By Andrew Fitzgerald, Education Intern, Sam Rayburn House State Historic Site
Nearly every Texan has, at one point or another, owned a pair of cowboy boots. They have become a symbol of the state and its rugged Western history. Big Tex sports a size-70 pair of custom Lucchese boots as he greets visitors to the State Fair of Texas, and movie cowboy John Wayne popularized the “square-toed” boot style in his many Western features.
The boots embody Texan ruggedness, which is why many politicians have worn them to cultivate a like image. Ronald Reagan and George W. Bush both sported cowboy boots, though neither were born Texan.
Hill Country native Lyndon B. Johnson’s Lucchese boots are still on display at the LBJ Presidential Library in Austin. And Sam Rayburn, who faithfully served in the United States House of Representatives for almost 50 years, often wore a pair of Justin Roper Boots at home on his farm in Bonham.
According to the company website, the Justin boot business was founded in 1879 when boot repairman H.J. Justin moved down to Spanish Fort, Texas, and opened a boot company out of his home. Spanish Fort’s location on the Chisholm Trail, near the Red River crossing, was ideal. Cowboys embarking on the long cattle drive up north stopped by Justin’s business and put in their orders for custom boots. When they came back through town, Justin would have the brand-new boots ready for them.
Justin’s first customer was a cowboy named Frank See, who ordered a pair of heavy riding boots for $9 (about $260 in today’s money). See would wear the boots until 1905, when he finally retired from herding.
Justin moved his boot shop to Nocona in 1889. A new railroad line passing through the town promised greater business opportunities. Justin’s sons came to work for their father in 1908, and the company saw rapid growth. Handmade craftsmanship gave way to machine production in the 1920s, which tripled manufacturing even as the Great Depression doomed many other companies.
Justin’s boots were known for their intricate and unique styling. Justin was one of the first bootmakers to utilize stitching across the boot tops to stiffen the leather. This creative design brought Justin boots widespread recognition, and by 1915 they were sold in 36 states, Canada, Mexico, Cuba, and even Australia. Over the years, many notable American public figures have owned one or more pairs of Justin boots. Bonham’s very own Samuel Taliaferro Rayburn was one of them.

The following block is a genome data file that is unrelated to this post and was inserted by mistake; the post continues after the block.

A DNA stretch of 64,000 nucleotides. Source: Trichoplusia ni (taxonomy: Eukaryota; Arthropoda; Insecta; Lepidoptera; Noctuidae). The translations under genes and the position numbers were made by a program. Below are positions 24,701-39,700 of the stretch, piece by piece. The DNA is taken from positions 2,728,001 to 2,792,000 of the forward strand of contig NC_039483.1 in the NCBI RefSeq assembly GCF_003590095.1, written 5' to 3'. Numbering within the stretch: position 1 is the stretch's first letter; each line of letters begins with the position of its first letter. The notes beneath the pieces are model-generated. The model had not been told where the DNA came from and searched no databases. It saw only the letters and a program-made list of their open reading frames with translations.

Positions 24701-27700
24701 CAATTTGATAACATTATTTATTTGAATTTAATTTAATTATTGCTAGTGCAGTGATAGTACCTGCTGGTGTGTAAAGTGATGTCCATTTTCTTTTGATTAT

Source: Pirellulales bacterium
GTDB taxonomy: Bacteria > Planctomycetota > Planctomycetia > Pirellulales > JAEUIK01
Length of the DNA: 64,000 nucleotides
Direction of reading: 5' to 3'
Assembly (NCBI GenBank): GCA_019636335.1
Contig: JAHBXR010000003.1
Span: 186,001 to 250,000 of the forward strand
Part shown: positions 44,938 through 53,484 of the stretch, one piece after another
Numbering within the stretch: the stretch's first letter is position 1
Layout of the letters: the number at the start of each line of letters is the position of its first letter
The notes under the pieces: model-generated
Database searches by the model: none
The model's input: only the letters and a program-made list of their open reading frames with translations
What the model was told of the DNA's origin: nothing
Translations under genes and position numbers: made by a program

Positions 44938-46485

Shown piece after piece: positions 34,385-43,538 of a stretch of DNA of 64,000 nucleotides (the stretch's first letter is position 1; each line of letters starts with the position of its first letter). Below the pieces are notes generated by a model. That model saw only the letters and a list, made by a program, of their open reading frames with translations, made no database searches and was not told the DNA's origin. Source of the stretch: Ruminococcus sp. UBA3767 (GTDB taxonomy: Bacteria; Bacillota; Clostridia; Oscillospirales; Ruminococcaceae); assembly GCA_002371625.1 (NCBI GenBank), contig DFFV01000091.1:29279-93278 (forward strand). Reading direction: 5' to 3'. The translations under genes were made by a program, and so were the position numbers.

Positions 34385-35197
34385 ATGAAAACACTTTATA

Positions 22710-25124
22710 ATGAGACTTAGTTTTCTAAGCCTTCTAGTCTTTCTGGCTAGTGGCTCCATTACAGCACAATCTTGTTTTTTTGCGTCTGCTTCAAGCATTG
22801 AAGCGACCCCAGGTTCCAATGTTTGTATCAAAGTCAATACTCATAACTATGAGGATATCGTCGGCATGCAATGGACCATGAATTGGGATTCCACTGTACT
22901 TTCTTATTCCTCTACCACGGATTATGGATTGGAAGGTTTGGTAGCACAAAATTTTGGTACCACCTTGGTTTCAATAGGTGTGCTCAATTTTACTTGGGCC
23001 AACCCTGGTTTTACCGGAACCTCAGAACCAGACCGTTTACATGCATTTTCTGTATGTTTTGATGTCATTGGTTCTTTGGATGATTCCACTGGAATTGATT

Rayburn always dressed for the occasion. In Washington, D.C. he was hardly ever seen wearing anything but expensive suits and shined shoes. His polished public image as House Speaker was very important to him. Back home in Texas, however, Rayburn dressed much more casually. He wore work shirts, khakis, and these custom-made Justin cowboy boots.
The boots are brown leather, with black heels and soles made from Neolite rubber from Goodyear. The inside of the legs have cloth pull-up straps on each side stitched with “JUSTIN BOOTS SINCE 1878 FT. WORTH TEXAS.” Decorative light-brown stitching on the leg portions form leaf-like patterns.
The boots show signs of frequent wear but are still in remarkable condition save for some discoloration and creasing around stress points. The boots were custom made in size 7 1/2 for the 5’6” speaker. One of Mr. Sam’s favorite quotable “Rayburnisms” held that “the size of a man has nothing to do with his height.” Though Rayburn may have been a small man, the impacts he left on this country and the people who knew him were immense.
While we aren’t sure exactly when Rayburn acquired the boots, we know they were manufactured in Fort Worth. “Cowtown” has been the home of Justin Leatherworks since 1925. Rayburn would not have worn these boots during everyday farm tasks, but likely slipped them on for trips into town or when entertaining guests.
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